So is Martinez deluded about his aspirations of wanting to get a big money fight against Mayweather? We’ve seen Robert Guerrero talking up a fight with Mayweather recently, and it’s pretty clear that Guerrero has no chances of ever landing that fight unless Mayweather wants decides on taking an easy stay fight. The 37-year-old Martinez could also be kidding himself if he thinks that Mayweather will show any interest in fighting him.

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Will Pacquiao and Mayweather EVER fight?

By Robert Jackson: 3 days and counting to Money Mayweather’s release from Las Vegas County Jail…unless he beats up a guard between now and then. Well anyway, upon Mayweather’s release the boxing world will be wondering whom Lil Floyd will fight next, and whether he’ll be fighting again in 2012.

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All Time Historical Survey Series Recap – The Original 8 Weight Classes & P4P

Floyd Mayweather Jr - Floyd Mayweather Jr

by Geoffrey Ciani – Over the course of a sixteen month period beginning in June 2009, I conducted a series of surveys that all began with a very simple question: Who are the ten best heavyweights of all time? While contemplating my own list of top heavyweight pugilists, I decided gathering the input of others might help display a more accurate portrayal of what a ‘true’ top 10 list should look like. Now of course this is not an exact science by any means. In fact, quite the opposite, it is an extremely subjective topic that is often skewed by personal bias, differences of opinion, individual tastes and preferences, and most importantly the absence of a universally agreed upon criteria with which to judge past fighters. Even with these inherent obstacles playing their natural role, however, we can still establish some degree of consensus.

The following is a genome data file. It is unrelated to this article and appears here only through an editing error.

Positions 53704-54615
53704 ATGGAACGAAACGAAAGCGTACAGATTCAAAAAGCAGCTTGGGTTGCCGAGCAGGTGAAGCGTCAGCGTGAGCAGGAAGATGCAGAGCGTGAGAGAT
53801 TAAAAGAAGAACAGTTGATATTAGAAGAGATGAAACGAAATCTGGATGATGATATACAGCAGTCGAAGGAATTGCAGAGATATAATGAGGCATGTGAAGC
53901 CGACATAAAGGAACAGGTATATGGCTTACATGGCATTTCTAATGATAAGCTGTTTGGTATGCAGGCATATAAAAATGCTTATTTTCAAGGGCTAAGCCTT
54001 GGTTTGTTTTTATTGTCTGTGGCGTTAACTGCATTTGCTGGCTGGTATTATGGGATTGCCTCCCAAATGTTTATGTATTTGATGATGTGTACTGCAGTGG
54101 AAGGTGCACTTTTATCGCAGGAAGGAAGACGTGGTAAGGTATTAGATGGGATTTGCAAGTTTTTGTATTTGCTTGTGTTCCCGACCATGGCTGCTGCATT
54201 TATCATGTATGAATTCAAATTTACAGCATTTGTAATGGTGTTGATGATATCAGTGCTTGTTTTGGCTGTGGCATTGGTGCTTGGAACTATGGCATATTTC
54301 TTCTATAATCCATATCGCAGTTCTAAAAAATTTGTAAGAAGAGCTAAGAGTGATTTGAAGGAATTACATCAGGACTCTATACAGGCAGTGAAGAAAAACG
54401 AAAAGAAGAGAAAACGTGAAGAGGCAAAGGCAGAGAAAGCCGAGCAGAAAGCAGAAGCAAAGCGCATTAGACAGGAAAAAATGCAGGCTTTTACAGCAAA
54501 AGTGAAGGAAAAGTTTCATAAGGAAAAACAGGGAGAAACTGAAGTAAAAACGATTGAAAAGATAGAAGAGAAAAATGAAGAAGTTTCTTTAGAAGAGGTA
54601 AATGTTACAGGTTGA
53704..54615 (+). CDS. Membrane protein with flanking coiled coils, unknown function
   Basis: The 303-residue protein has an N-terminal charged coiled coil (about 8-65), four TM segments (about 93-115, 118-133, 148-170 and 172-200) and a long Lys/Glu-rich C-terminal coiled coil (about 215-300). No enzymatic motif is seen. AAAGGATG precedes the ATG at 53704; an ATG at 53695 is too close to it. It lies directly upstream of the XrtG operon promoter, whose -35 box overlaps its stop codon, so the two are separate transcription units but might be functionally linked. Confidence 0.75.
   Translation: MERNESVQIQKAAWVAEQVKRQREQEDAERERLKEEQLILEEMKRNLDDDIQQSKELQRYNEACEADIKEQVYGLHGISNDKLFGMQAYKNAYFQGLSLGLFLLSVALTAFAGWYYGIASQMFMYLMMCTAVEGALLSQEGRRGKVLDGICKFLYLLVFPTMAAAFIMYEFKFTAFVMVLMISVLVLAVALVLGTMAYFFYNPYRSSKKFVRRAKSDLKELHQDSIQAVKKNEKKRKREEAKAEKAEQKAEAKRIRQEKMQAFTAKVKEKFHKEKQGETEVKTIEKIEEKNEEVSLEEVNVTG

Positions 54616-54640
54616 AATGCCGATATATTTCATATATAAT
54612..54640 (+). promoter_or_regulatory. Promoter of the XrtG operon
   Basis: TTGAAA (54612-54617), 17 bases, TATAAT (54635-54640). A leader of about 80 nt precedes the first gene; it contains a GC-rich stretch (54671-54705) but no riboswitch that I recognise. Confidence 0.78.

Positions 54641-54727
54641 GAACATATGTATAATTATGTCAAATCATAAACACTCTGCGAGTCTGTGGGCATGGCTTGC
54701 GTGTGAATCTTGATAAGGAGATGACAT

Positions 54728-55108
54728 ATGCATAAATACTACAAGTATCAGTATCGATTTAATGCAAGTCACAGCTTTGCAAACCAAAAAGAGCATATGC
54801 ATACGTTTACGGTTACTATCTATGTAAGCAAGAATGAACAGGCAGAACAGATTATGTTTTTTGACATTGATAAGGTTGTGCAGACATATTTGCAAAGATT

The guidelines were simple. I had every person who voluntarily participated in each survey provide me with a chronological list of who they considered to be the ten best (heavyweights, middleweights, etc) in boxing history. Ties were not permitted, just a straight-forward list from one to ten. I then used a weighted-points system to assign values to fighters based on where they appeared on each individual’s list. First place votes received 25 points. Second place votes were worth 15 points, third place votes were 12, and fourth and fifth place votes were worth 10 and 8 points respectively. After that, the point differential was constant, with sixth place votes getting 5 points, seventh place votes getting 4, eighth getting 3, ninth place 2, and tenth place 1.